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When they returned to the practice area, our instructors demonstrated how to fix a flat tire and answered a few more questions, then loaded up the students with bike maps, tip sheets and guide books to keep them learning after the class was finished.

Here’s what students are saying about WABA’s City Cycling classes this season:
“Both my partner (a new city cyclist) and I (an experienced city cyclist) learned a lot.”
“[The Iinstructors] were informative, patient, and able to communicate to a group on different riding levels.”
“After taking this course, I am significantly less terrified of riding on the street.”
We have three more City Cycling classes on the calendar for October in Montgomery County in the following locations:

Sat., Oct. 19, 11 a.m.-2 p.m., Bethesda (Montgomery County residents only)
Sat., Oct. 26, 10 a.m.-1 p.m., Takoma Park (Montgomery County residents only)
Sun., Oct. 27, 10 a.m.-1 p.m., Silver Spring (Montgomery County residents only)

We hope to see you there! For more photos from our classes, see this Flickr set.

How Great Are Our Adult Education Classes? (Hint: Pretty Great)

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City Cycling

We talk often about our adult education classes, so perhaps you’ve wondered about their impact. Read this testimony from a recent alum:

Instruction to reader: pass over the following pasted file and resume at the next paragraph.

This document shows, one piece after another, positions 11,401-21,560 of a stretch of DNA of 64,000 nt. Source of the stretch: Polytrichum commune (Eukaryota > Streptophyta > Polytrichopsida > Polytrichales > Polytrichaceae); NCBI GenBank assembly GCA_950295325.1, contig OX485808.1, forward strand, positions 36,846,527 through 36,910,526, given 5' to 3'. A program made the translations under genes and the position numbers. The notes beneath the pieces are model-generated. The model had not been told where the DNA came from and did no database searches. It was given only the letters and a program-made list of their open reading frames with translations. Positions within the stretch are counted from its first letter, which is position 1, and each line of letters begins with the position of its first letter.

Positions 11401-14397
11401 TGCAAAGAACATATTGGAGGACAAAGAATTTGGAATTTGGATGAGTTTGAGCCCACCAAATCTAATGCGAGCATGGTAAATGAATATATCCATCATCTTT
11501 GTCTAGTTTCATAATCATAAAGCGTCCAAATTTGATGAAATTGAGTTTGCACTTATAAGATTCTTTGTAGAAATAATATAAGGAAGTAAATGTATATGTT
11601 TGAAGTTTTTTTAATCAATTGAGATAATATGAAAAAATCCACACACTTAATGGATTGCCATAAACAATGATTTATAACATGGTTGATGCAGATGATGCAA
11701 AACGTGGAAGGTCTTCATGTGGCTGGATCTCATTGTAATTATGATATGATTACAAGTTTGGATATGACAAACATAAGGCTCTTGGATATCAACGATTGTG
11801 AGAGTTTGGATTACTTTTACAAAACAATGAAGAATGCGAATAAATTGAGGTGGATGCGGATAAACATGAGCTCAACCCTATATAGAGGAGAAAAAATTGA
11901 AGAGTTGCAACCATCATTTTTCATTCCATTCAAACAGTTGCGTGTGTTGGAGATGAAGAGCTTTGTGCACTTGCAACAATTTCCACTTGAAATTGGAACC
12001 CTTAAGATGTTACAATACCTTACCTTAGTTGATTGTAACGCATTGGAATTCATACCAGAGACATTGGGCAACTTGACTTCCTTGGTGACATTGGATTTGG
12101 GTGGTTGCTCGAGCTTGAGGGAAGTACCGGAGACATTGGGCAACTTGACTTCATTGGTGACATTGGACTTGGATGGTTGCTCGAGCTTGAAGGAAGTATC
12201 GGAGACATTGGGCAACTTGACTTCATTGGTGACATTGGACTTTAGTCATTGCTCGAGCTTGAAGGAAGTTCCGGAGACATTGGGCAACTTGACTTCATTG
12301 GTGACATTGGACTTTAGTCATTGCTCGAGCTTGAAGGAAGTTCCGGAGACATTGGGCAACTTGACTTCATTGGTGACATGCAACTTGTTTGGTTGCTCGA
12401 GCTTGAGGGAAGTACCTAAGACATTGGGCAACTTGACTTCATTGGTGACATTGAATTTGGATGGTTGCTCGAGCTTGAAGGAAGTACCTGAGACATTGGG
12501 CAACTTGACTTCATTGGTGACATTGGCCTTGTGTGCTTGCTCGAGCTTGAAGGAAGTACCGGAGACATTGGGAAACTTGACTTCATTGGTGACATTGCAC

Living in Washington DC can make you feel pretty incapacitated if you don’t know how to ride a bicycle. At least that is how I used to feel, never having learned as a child and moving to the city where non-motorized two wheels are such a convenient mode of transportation and recreation used by many.

Then I came across WABA. Discovering their program offers support to all levels of expertise in cycling was very comforting. The Adult Learn to

Ride class was a true confidence builder, where one hour into the class everyone is independently and happily pedaling away. And the City Cycling class I took more recently not only reinforced my new skills but also prepared me to be out on the road with traffic. Both classes were very affordable and conducted by friendly and well-prepared staff which by itself is a great start to fully enjoy and take advantage of the training.